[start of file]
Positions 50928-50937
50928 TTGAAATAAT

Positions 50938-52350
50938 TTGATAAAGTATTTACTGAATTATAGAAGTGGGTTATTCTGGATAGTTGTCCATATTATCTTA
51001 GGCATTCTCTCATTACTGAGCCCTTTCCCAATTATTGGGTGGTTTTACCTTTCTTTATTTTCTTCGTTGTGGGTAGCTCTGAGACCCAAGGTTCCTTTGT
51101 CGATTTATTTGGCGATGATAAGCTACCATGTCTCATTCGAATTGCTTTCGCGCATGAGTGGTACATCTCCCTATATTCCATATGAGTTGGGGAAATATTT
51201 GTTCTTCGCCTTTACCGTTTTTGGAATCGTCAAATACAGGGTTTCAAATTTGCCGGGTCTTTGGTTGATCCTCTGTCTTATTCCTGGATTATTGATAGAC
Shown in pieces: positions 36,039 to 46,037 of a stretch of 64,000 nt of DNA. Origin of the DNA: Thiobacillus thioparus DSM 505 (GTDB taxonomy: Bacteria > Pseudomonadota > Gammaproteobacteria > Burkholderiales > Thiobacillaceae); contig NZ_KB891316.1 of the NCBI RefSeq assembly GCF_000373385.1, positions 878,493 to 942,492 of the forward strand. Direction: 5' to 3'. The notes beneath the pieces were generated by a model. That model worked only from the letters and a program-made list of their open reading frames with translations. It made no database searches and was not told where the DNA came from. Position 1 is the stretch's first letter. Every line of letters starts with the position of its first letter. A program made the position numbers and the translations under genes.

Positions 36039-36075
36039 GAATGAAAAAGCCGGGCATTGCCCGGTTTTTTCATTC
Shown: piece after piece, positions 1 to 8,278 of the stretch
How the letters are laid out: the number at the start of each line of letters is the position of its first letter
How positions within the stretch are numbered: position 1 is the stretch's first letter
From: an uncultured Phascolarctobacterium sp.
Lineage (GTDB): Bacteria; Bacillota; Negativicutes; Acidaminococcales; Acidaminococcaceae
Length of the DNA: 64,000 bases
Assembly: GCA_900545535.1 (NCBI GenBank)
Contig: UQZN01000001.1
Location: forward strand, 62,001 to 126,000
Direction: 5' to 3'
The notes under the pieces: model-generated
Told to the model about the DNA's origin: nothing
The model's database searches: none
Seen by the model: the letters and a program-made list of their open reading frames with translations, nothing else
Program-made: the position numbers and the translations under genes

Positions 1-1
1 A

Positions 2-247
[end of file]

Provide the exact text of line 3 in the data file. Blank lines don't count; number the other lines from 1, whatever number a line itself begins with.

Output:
Positions 50938-52350